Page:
Many of Rangoon’s under-aged teashop workers, who often work long hours for little pay to support their families, will soon be able to study for free, just outside the workplace.
Myanmar Mobile Education Project (myME), is an initiative spearheaded by a group of activists and educators to bring books and classrooms directly to those who need it: in old buses retrofitted as mobile classrooms.
“Providing basic education and general knowledge for children working long hours at the teashops can not only improve their lives, but it can also allow their workplaces to operate more smoothly,” said Tim Aye Hardy, director of myME.
Around 120 young teashop workers have attended classes in the school buses since a six-month pilot programme was launched on 18 January. So far myME has enrolled the employees of two teashops, who commit to two hours of study each day, six days a week. Their employers are compensated for the leave.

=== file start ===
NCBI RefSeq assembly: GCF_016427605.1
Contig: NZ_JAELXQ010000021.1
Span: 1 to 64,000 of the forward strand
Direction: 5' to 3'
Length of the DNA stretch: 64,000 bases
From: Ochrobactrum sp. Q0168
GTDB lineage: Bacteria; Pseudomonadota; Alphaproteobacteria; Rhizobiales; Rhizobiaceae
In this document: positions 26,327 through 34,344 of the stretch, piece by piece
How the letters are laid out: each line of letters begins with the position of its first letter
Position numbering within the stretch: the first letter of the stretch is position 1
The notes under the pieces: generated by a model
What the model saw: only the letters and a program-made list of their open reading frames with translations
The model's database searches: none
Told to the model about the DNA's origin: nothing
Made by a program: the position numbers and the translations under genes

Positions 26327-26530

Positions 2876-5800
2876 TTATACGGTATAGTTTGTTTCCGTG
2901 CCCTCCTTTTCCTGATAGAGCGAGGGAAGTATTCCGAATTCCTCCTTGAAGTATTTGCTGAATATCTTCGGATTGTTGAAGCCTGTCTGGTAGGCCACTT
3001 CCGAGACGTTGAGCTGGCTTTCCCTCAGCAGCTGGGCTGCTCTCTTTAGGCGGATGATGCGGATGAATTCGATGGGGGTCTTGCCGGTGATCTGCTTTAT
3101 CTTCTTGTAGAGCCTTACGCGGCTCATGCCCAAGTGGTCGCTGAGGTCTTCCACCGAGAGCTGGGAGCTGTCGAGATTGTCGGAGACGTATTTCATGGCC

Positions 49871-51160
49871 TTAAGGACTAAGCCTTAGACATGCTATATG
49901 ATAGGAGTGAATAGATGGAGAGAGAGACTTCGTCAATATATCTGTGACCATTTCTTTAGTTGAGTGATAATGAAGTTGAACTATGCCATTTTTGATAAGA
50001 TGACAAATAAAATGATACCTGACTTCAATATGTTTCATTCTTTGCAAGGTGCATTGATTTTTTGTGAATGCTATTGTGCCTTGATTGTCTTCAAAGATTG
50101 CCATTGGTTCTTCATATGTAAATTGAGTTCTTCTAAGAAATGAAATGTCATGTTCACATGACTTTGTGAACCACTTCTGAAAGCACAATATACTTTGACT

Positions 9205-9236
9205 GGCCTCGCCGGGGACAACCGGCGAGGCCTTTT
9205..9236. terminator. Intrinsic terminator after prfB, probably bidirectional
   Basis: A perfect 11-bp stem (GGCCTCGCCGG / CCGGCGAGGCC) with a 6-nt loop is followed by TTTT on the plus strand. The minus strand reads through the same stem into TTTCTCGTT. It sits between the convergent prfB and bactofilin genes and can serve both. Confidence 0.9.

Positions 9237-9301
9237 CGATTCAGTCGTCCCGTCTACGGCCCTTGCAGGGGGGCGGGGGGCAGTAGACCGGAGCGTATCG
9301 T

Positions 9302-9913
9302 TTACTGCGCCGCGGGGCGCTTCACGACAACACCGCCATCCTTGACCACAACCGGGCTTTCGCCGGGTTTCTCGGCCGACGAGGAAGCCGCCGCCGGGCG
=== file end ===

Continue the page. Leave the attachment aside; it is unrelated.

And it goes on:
The solar-powered classroom is fitted with 20 desks and four teachers, who offer basic education and computer skills training. Curricula are designed by combining materials from the government’s Education Research Bureau and international textbooks.
If the pilot programme proves successful, Tim Aye Hardy says they will go on to serve restaurant workers in Rangoon, and eventually move into some of Burma’s remote ethnic regions, where access to education is often extremely limited. The myME is planning to suit up four more buses.
“We have already reached agreements with five more teashops to offer classes at their places,” he said.
Most of the children working in the teashops dropped out of school to support their families because of economic hardship, said Tim Aye Hardy. Many, he added, have shown great interest in resuming study – some of them even attended class wearing their old school uniforms.
Arkar Moe Thu, member of the Lecturers Union at DagonUniversity, welcomed the initiative and said the union wishes to provide assistance to the myME.
“I think it will be very useful to hear from such groups, regarding their operations and difficulties they face,” he said. “This will allow us to exchange policies in the interest of the public, and allow the workers a way out of hardship.”